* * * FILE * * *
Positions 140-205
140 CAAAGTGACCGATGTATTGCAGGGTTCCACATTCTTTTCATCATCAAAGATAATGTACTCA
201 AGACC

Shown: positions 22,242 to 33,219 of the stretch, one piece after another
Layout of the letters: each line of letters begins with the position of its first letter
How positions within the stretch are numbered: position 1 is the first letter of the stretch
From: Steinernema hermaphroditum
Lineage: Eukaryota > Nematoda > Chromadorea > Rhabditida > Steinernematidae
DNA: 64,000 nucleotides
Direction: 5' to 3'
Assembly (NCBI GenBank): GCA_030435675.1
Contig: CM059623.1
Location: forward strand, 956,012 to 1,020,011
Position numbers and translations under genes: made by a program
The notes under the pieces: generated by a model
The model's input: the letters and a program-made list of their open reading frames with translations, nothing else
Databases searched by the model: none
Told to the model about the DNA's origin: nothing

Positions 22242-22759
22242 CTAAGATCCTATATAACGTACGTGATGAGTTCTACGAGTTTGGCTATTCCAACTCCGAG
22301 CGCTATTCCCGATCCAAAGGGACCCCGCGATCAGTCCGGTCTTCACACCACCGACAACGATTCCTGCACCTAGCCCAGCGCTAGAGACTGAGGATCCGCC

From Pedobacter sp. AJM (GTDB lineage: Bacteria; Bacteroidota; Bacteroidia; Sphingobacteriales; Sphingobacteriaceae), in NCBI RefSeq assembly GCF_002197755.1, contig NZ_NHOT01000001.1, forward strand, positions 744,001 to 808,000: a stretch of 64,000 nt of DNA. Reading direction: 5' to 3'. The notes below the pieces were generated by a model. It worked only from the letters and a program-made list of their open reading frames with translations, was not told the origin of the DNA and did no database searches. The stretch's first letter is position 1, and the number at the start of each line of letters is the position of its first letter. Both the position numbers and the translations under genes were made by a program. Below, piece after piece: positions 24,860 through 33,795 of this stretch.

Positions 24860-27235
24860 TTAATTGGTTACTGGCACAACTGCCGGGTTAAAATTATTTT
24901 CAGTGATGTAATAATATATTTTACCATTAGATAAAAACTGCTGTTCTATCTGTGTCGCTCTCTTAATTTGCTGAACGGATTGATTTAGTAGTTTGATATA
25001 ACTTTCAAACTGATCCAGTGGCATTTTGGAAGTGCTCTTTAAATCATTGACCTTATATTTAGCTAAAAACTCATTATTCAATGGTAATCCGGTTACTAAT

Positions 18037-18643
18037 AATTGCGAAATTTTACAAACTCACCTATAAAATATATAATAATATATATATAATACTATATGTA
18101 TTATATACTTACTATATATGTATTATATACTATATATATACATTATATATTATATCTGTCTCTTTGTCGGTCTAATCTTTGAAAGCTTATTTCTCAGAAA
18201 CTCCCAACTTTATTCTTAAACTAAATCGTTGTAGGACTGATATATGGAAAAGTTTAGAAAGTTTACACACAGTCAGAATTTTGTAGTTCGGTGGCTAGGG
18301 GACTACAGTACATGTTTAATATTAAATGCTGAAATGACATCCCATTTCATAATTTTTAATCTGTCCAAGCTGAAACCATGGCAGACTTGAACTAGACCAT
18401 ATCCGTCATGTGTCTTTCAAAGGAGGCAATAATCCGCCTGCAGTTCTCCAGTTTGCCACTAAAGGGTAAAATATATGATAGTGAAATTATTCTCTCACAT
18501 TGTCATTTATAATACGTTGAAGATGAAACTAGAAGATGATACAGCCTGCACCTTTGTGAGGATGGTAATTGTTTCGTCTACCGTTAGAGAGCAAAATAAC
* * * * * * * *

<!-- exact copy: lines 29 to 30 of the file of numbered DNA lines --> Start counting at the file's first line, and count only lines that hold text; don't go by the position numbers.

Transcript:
18101 TTATATACTTACTATATATGTATTATATACTATATATATACATTATATATTATATCTGTCTCTTTGTCGGTCTAATCTTTGAAAGCTTATTTCTCAGAAA
18201 CTCCCAACTTTATTCTTAAACTAAATCGTTGTAGGACTGATATATGGAAAAGTTTAGAAAGTTTACACACAGTCAGAATTTTGTAGTTCGGTGGCTAGGG